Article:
Jozef Puska, a 33-year-old man, has been found guilty of murdering Ashling Murphy last year. After pleading not guilty in court in Dublin, the jury reached a unanimous decision.
After the verdict, the judge declared, “We have evil in this courtroom,” adding, “There will be a day of reckoning for Puska.”
Ashling Murphy was a 23-year-old primary school teacher. She was murdered on the banks of the Grand Canal in the Cappincur area of Tullamore in Ireland, at approximately 4 pm on Wednesday, 12 January last year.
During the trial, jurors heard that Puska had stabbed Murphy in the neck 11 times after attacking her randomly while she was out for a run.
Jozef Puska was arrested several days later on 18 January, and appeared in court the following evening, heckled by crowds of mourners as he approached the building.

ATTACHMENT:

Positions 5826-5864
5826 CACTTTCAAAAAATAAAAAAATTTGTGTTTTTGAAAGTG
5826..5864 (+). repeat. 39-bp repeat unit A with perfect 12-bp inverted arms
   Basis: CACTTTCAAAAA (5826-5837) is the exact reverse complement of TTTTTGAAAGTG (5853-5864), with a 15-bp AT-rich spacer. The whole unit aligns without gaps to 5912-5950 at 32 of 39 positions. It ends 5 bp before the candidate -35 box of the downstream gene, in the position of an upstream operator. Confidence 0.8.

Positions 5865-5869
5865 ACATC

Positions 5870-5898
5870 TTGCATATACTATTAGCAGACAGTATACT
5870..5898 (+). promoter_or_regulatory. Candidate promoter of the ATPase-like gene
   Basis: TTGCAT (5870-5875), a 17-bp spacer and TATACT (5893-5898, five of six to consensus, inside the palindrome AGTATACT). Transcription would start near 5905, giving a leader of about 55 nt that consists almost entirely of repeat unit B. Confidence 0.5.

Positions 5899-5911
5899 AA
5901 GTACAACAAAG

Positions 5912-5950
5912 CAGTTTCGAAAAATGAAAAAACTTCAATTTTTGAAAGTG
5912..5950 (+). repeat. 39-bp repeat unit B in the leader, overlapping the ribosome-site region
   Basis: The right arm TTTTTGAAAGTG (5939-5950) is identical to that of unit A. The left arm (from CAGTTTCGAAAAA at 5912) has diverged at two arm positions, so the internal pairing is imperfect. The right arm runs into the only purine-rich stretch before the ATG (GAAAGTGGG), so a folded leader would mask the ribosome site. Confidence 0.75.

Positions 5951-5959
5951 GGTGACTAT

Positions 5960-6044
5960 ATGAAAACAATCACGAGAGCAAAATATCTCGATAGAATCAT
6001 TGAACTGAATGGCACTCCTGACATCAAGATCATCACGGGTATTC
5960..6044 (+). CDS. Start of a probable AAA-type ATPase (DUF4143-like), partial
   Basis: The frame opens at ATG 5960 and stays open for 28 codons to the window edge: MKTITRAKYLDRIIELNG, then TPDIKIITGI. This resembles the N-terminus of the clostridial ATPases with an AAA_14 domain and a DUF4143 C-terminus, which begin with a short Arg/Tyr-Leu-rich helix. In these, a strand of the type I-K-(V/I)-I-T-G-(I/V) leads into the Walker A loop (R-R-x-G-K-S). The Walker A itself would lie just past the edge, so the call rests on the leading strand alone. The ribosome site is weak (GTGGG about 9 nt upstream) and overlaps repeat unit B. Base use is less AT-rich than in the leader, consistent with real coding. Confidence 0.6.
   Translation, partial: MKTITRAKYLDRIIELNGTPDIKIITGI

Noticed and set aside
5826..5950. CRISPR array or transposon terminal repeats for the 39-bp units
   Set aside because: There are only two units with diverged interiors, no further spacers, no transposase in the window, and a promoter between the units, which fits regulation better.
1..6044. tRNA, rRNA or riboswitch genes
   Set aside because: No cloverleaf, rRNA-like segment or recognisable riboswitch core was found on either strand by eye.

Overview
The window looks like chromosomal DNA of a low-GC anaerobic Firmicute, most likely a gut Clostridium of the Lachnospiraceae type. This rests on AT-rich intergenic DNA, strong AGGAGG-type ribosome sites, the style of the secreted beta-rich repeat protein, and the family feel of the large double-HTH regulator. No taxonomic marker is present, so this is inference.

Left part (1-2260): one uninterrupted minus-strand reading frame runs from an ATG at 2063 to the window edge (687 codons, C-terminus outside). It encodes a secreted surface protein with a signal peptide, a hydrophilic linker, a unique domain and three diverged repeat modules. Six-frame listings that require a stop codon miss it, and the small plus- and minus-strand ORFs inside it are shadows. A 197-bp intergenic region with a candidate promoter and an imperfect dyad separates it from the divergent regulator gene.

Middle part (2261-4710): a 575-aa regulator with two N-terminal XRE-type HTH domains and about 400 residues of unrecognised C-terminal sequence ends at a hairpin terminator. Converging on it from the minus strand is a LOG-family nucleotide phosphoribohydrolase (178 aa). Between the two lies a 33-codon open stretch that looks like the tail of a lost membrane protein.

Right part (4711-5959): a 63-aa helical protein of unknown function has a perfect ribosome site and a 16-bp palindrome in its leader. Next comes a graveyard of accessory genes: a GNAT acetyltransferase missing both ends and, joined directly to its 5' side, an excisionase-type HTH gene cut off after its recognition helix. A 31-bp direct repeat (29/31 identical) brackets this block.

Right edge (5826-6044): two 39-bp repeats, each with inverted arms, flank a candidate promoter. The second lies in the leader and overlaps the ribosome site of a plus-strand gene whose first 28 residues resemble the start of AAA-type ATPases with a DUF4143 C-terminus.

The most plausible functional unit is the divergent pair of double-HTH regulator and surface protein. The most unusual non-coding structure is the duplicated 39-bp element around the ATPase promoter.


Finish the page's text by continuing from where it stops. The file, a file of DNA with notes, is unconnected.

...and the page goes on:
A second man in his 30s was also arrested in connection with Ashling’s murder, but was later released without charge.
Ashling Murphy’s death sparked further outcry at male violence against women, and questioning what is being done to protect women. Many have focused on the fact she was out for a run in daylight, an activity many women like to do to keep fit but are feeling increasingly unsafe to do so.
Activist Laura Bates wrote an emotional response to this, pointing out that focusing on this is a complicated form of victim blaming.
“I understand why people are posting ‘she was going for a run’. I get why ‘she was just walking home’ and ‘she did all the right things’ trended after Sarah Everard died,” she posted.
“I know it comes from a place of grief and rage. But it doesn’t matter what they were doing. When we say ‘she was just doing this’ or ‘she was just doing that’, it suggests that the case wouldn’t have been quite so awful or tragic if she had been doing something else.